By Joseph A. Garofolo
In Abbott, et al. v. Lockheed Martin Corporation, et al.—the 401(k) plan excessive fee lawsuit in which a provisional settlement was recently reached—expert testimony was almost certain to play a critical role had the case proceeded to trial. Just before the provisional settlement was reported, as a potential prelude to the clash between experts if the case had continued, the United States District Court for the Southern District of Illinois ruled that it would permit a supplemental expert report of one of the plaintiffs’ experts. In his supplemental report, the plaintiffs’ expert opined that plan “fiduciaries’ attempts (or lack thereof) to explore alternative recordkeeping and administrative processes contributed to the excessive amount of fees assessed against Plan participants over the years.” (Order dated December 14, 2014 at 1).
As evidenced by the Abbott litigation, expert testimony can take center stage in ERISA cases all the way up to trial. But what is the basis for allowing such testimony and what issues have experts been permitted to opine upon in ERISA cases?
To begin with, Rule 702 of the Federal Rules of Evidence focuses on the expert’s qualifications, the reliability of the proffered testimony, and whether the testimony is helpful to the trier of fact. And Rule 704 declares that “[a]n opinion is not objectionable just because it embraces an ultimate issue.”
In light of the guidance provided by Rules 702 and 704 of the Federal Rules of Evidence, it is not surprising that federal courts across the circuits have permitted expert testimony regarding a variety of ERISA issues. See, e.g., Hans v. Tharaldson, 2011 U.S. Dist. LEXIS 151083, at *17 (D.N.D. Dec. 23, 2011) (expert “may testify about the duty to act prudently, the standard of care applicable to a fiduciary in this situation, how [defendant’s] actions deviated from the applicable standard of care, and/or why he believes [the] . . . analysis [of the other side’s expert] is flawed”); In re Iron Workers Local 25 Pension Fund, 2011 U.S. Dist. LEXIS 34505, *15-*16 (E.D. Mich. Mar. 31, 2011); Stinker Stores, Inc. v. Nationwide Agribusiness Ins. & Order Co., 2010 U.S. Dist. LEXIS 31643, at *11-*12 (D. Idaho Mar. 31, 2010) (expert opinions would be “helpful to the jury in understanding relevant issues of employee benefit administration and ERISA, and the application of relevant . . . policy language to the day-to-day practice of employee benefits administration”); In re Reliant Energy ERISA Litig., 2005 U.S. Dist. LEXIS 48034, at *8 (S.D. Tex. Aug. 18, 2005) (expert “opinions on specific issues, such as whether Defendants were ERISA fiduciaries for certain relevant purposes” could be helpful to the court); Engers v. AT&T (In re Engers), 2005 U.S. Dist. LEXIS 41693, at *3, *10 (D.N.J. Aug. 10, 2005); Stuart Park Assocs. Ltd. Partnership v. Ameritech Pension Trust, 51 F.3d 1319, 1327 (7th Cir. 1995).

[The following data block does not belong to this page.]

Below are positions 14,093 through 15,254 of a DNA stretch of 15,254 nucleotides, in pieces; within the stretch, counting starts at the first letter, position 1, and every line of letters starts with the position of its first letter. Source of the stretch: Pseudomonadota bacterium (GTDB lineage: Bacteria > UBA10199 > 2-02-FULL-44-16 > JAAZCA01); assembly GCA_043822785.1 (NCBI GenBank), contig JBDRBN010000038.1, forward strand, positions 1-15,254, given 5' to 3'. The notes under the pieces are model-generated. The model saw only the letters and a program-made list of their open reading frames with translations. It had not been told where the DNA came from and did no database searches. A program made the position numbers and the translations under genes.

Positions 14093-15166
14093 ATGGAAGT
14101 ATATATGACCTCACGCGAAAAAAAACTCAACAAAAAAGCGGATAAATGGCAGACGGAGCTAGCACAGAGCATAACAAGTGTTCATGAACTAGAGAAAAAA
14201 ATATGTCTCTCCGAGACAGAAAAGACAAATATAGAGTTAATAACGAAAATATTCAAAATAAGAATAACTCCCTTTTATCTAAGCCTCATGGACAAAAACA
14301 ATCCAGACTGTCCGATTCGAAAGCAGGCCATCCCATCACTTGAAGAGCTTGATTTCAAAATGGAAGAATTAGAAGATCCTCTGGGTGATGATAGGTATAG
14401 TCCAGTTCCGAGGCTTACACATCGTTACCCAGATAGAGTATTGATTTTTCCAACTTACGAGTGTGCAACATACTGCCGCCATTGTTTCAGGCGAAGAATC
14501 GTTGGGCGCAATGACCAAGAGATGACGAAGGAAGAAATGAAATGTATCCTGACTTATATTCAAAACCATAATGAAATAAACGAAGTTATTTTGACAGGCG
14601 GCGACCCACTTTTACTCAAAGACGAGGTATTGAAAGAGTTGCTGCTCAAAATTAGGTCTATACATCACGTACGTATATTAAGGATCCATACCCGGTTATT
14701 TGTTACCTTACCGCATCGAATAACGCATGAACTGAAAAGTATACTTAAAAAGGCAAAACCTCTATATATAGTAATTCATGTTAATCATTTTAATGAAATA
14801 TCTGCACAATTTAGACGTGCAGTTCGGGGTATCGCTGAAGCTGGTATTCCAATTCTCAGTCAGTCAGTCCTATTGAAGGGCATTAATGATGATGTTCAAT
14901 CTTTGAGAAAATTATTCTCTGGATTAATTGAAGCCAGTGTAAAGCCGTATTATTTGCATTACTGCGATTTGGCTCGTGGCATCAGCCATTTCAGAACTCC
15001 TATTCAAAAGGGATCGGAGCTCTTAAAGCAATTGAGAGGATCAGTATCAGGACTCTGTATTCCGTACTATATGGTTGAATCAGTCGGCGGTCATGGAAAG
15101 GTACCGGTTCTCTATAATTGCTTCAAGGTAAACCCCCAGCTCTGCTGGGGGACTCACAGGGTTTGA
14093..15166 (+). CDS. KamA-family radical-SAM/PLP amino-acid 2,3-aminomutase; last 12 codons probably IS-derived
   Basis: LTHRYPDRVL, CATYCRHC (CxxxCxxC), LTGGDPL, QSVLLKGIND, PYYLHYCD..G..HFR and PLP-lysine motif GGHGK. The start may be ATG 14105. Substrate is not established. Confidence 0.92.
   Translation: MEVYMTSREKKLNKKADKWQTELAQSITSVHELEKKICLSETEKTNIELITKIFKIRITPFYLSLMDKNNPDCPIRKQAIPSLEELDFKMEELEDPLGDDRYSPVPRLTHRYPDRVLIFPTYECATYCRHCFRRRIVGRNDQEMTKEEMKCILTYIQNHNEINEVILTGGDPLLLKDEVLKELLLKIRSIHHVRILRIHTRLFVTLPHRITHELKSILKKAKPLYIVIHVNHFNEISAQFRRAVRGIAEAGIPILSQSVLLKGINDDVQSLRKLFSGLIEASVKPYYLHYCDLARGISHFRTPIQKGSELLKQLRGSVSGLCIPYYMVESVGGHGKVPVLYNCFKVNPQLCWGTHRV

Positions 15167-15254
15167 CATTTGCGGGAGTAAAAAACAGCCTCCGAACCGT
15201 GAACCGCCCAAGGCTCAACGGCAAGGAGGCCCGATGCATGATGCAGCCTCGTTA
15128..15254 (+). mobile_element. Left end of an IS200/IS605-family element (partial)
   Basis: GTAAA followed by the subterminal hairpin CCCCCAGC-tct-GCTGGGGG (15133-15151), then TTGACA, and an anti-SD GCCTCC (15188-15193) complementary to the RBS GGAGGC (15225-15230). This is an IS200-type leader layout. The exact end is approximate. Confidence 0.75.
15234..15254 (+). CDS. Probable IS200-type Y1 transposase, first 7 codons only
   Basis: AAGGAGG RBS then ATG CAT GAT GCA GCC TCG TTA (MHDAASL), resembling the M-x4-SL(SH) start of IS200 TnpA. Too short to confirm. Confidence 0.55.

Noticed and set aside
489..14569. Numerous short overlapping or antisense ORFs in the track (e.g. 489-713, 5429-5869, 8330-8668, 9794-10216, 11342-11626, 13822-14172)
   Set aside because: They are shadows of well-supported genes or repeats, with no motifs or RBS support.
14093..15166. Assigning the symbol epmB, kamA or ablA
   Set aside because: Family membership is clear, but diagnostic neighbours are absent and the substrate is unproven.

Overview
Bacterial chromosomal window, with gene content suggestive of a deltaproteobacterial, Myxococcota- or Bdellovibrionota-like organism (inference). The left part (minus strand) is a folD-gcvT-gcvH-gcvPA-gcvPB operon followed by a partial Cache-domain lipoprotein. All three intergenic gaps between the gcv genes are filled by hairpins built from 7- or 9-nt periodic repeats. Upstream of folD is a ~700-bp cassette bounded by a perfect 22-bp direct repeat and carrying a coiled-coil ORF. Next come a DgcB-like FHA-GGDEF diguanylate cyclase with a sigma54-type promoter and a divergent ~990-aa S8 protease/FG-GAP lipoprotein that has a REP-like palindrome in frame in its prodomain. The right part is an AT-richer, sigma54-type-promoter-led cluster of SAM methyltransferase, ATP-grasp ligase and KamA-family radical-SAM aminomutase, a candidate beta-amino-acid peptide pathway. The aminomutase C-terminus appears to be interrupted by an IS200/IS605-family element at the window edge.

In what might actually be an understatement, one court explained that the “interactions of ERISA, the [Internal Revenue Code], and their accompanying regulations were ‘sufficiently esoteric’ to the uninitiated factfinder to justify expert witness opinion testimony under Rule 702.” Proujansky v. Blau, 2000 U.S. Dist. LEXIS 786, at *23 (S.D.N.Y. Jan. 27, 2000).
Moreover, since most ERISA cases are bench trials, in the author’s experience, the admissibility of expert testimony may remain unresolved at trial because a judge may be inclined to delay a ruling on challenged expert testimony until after trial.
Thus, it is likely that experts will continue to assume an important role in ERISA litigation, especially in cases involving complex issues or alleged breaches of fiduciary duty.